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Oregon Eviction Notice Forms | Process and Laws

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The Oregon eviction notice forms are used in the event that a tenant is violating the terms of the lease or in the event landlord wants to end a month-to-month tenancy. It is very important that you serve the notice properly and wait the required amount of time before you file a complaint in court. Once the notice has been properly served and the requisite time period has past and tenant has failed to respond, at that point, the landlord may file a Residential Eviction Complaint and Summons in the Court Representing the County in Which the Property is Located.  Once the case has been filed, you must have the tenant served by the end of the day after you filed. If the court finds in the landlord’s favor, it will issue a Judgment and tenant will be obligated to move out.

LawsChapter 105 (Actions for Recovery of Real Property)


Notices By Type

24-Hour Notice to Quit (Imminent Danger or Illegal Activity) – This notice may be served if the tenant is engaging in dangerous activities on the premises.

6-Day Notice to Quit (Non-Payment of Rent) – According to § 90.394 the landlord may not give this notice until the fifth (5th) day rent is late.

14/10-Day Notice to Quit (Non-Compliance) – Gives fourteen (14) days for the tenant to fix the noncompliance or vacate the property. If it’s the tenant’s second (2nd) violation in the last six (6) months of the same designation then the landlord has the option to cancel the lease by providing ten (10) days’ notice.

30-Day Notice to Quit (Month to Month Tenancy) – This notice is to alert a party of the intention not to renew a month-to-month tenancy.

When is Rent Due

Rent is due on the date specified in the lease, however, a landlord may not provide notice until a minimum of 5 days after rent is late and then tenant has 6 days to pay before landlord can proceed. According to § 90.260 the landlord may not begin charging late fees or give notice for non-payment until the 4th day and it is specified in the lease.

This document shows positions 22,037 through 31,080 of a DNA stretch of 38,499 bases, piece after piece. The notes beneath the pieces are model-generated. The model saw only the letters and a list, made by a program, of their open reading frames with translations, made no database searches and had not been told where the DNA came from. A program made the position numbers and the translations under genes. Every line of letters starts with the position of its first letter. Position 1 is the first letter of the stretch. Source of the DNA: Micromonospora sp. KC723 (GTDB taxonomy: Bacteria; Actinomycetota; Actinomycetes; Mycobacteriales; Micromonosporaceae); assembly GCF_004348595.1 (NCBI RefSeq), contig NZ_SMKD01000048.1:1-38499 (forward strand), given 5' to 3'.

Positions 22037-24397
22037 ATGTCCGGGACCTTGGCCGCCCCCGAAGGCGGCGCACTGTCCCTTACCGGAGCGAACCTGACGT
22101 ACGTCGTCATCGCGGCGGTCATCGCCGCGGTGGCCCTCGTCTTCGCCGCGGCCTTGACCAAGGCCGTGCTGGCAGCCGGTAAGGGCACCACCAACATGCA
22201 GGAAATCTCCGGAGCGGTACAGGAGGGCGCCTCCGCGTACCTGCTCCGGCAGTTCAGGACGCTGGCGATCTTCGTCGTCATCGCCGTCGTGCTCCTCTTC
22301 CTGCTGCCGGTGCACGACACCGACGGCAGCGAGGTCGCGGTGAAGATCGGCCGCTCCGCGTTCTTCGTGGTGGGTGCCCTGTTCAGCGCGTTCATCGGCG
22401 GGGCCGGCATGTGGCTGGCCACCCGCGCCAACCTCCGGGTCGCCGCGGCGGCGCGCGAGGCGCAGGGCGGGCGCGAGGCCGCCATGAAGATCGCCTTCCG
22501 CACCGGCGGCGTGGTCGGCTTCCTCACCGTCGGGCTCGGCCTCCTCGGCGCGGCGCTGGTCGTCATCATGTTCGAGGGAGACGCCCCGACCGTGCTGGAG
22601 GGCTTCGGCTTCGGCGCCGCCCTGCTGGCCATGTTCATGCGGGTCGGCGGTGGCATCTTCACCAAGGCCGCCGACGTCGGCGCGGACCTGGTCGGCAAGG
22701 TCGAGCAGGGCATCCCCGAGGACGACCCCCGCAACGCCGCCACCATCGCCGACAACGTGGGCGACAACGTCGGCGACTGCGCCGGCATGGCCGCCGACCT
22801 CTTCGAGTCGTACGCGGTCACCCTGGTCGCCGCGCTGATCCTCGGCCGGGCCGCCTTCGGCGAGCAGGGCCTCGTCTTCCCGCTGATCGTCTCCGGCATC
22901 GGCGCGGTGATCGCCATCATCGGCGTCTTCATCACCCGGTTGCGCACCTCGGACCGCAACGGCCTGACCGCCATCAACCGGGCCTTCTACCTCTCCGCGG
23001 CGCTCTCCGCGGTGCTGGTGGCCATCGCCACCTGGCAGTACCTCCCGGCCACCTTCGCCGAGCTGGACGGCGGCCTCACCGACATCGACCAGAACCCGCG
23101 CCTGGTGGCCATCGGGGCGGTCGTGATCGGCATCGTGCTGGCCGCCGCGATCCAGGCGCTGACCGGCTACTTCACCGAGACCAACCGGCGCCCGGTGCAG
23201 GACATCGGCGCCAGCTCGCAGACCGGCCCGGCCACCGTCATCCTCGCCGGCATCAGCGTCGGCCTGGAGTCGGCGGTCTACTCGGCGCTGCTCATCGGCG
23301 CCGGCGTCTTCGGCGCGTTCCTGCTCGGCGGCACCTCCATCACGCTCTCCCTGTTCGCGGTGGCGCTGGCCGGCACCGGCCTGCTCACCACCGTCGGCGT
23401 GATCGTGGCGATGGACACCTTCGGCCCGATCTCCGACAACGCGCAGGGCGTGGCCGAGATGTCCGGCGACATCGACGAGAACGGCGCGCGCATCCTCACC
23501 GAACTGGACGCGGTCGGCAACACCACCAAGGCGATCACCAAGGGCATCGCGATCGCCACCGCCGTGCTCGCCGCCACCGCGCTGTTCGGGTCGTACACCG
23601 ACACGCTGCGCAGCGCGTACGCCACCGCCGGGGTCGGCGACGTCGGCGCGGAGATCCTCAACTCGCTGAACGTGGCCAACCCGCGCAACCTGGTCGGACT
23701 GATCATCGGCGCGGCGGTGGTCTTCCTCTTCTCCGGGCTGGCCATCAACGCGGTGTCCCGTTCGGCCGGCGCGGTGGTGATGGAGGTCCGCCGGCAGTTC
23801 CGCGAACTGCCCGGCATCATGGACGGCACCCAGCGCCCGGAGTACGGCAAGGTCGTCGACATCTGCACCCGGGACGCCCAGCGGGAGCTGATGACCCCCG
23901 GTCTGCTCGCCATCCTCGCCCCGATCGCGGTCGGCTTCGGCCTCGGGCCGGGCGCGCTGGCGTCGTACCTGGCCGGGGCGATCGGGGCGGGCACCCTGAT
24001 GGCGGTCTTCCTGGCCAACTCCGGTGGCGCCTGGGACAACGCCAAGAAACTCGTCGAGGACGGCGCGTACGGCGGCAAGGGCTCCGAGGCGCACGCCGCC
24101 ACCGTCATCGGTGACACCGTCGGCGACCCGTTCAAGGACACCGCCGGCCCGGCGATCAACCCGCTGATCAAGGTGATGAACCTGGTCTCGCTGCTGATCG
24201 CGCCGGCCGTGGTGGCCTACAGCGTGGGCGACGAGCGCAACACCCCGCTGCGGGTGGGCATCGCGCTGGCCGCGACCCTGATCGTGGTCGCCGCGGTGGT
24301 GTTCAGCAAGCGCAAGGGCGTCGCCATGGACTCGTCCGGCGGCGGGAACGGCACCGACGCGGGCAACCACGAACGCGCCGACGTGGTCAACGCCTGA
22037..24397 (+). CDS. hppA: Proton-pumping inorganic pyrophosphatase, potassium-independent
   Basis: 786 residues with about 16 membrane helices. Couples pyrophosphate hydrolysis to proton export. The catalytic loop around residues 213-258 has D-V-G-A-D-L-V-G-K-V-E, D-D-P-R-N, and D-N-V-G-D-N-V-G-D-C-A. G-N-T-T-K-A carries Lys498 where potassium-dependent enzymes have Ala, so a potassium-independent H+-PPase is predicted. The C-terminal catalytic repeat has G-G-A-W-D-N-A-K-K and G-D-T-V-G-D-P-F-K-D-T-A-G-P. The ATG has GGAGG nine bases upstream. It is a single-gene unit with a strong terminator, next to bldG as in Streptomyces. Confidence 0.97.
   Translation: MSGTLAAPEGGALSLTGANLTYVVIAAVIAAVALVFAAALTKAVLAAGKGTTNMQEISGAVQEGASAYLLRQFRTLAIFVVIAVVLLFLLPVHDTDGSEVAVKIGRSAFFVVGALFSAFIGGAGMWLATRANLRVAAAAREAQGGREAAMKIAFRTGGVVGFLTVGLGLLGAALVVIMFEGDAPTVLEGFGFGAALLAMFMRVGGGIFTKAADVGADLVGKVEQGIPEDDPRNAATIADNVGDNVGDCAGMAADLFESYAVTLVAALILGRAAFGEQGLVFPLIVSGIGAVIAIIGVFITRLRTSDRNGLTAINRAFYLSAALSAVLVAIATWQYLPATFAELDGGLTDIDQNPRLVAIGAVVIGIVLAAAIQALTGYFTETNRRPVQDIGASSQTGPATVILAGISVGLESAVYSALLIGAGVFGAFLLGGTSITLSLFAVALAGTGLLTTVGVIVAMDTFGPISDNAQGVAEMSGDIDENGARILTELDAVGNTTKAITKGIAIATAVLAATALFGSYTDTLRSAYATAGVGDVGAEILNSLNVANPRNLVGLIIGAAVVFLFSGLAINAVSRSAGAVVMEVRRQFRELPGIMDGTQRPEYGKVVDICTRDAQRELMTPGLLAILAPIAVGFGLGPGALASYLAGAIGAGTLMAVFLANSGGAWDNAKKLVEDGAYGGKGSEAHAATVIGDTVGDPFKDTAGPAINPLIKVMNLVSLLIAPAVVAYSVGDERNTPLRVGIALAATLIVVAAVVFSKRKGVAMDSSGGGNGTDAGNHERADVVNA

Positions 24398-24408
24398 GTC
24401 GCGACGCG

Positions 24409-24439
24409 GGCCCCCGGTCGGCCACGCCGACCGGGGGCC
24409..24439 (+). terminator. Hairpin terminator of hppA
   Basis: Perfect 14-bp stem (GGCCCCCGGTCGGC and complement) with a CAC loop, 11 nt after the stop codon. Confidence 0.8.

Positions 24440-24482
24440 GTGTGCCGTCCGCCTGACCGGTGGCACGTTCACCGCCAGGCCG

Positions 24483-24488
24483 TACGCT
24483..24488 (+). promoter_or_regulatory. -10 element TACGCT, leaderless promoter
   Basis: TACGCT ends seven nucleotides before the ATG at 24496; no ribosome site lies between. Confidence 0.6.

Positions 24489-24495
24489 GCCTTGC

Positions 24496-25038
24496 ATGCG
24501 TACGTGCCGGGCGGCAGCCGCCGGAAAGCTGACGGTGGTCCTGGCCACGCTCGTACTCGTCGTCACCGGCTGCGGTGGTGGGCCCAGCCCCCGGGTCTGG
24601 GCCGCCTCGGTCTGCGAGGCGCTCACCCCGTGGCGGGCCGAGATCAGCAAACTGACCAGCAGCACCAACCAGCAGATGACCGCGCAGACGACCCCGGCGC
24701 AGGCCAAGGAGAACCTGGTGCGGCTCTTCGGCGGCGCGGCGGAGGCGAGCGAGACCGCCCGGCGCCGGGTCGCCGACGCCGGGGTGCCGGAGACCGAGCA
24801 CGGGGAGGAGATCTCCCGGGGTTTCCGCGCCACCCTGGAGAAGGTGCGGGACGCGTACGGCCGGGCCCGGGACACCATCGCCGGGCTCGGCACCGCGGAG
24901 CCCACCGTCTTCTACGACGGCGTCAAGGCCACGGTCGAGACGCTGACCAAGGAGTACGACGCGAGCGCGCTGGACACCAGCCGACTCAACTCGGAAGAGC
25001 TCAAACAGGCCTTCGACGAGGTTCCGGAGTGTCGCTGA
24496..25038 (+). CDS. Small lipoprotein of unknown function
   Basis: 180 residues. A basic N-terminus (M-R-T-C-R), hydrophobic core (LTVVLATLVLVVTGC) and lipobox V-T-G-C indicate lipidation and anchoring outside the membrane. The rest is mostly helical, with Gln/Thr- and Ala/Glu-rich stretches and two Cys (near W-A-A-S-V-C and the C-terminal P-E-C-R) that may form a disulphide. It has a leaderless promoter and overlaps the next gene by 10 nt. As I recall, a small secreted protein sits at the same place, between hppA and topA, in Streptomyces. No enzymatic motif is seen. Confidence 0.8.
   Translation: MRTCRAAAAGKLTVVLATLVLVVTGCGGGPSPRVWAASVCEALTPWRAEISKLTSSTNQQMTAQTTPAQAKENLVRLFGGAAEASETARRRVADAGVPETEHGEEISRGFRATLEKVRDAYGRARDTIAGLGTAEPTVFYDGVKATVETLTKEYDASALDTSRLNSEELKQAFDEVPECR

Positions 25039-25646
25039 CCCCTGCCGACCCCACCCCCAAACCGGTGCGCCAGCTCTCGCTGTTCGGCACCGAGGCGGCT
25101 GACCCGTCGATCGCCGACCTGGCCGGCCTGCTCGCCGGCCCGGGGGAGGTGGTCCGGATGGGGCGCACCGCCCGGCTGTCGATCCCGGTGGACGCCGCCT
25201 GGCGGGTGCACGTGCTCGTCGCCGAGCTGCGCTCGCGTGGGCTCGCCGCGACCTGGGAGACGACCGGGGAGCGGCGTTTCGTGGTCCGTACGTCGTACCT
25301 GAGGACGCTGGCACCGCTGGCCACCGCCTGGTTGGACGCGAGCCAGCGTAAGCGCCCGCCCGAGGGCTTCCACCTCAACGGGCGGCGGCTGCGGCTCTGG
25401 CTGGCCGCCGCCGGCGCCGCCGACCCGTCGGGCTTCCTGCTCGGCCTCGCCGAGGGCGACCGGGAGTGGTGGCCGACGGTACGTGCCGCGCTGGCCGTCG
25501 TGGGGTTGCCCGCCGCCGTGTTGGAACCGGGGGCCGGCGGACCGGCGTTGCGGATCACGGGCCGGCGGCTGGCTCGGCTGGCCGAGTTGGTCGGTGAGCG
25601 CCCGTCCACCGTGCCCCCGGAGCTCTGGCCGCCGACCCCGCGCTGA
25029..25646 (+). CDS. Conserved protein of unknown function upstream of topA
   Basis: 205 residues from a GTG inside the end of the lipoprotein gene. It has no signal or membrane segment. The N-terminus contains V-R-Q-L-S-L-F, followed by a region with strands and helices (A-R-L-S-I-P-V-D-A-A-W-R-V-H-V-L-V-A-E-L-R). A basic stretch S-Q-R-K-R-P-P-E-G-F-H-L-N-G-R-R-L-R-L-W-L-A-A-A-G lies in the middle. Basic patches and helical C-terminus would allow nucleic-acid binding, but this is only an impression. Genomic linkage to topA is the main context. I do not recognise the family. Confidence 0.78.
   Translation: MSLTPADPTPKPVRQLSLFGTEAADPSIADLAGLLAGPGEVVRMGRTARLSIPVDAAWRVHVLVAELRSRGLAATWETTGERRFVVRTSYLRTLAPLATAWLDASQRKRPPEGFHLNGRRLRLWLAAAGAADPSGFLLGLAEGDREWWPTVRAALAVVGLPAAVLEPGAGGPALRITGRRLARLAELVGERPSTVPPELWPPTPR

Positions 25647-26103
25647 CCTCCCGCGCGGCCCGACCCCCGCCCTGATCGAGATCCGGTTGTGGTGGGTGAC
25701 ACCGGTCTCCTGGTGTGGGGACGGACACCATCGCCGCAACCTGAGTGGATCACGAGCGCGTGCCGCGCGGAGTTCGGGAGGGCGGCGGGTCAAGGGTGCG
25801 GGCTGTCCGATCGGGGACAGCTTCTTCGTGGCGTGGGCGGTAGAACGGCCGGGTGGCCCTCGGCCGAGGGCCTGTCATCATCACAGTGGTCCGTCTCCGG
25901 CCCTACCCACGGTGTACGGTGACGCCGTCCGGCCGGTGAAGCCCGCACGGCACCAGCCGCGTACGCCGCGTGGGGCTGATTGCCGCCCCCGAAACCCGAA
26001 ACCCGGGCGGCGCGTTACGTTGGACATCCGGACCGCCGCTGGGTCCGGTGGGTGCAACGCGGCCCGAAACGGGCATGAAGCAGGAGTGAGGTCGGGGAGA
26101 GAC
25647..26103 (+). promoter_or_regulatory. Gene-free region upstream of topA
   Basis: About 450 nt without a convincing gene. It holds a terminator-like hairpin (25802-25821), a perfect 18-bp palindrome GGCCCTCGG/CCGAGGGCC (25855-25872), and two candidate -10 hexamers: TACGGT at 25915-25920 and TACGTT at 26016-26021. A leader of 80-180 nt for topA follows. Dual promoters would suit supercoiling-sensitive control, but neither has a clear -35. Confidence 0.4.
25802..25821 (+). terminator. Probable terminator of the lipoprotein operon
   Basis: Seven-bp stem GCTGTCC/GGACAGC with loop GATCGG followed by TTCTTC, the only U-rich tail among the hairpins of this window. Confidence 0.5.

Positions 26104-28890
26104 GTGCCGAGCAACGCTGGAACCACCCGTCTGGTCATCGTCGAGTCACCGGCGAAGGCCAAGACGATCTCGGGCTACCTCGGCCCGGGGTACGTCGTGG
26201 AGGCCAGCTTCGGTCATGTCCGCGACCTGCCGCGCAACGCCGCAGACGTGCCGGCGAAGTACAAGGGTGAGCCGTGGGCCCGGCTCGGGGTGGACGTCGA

How to Evict (Process)

Step 1 – In Oregon, it is required to let the tenant know of the landlord’s intention to seek eviction and to wait the specified time period to give tenant a chance to move out or cure the issue. There are several types of notices, depending on the issue:

Step 2 – Once the requisite time period has elapsed and tenant has failed to respond to the notice provided by landlord, landlord may seek redress in the Circuit Court representing the county in which the property is located. In order to begin an eviction case, landlord must file a Residential Eviction Complaint and a Summons and pay a $79 fee. In addition, landlord must provide copies of the notice he delivered to tenant.

Step 3 – Once it has been filed, the court clerk will give you a copy of the summons and complaint to serve on tenant. The Tenant must be served by the end of the day after the day the complaint was filed. The tenant will have the right to submit an Answer Form (See Laws) and defend themselves.

Step 4 – The Court will set a date for a hearing and if tenant fails to show up or the court finds in favor of landlord, the court will issue a Judgment and the tenant will be obligated to move out.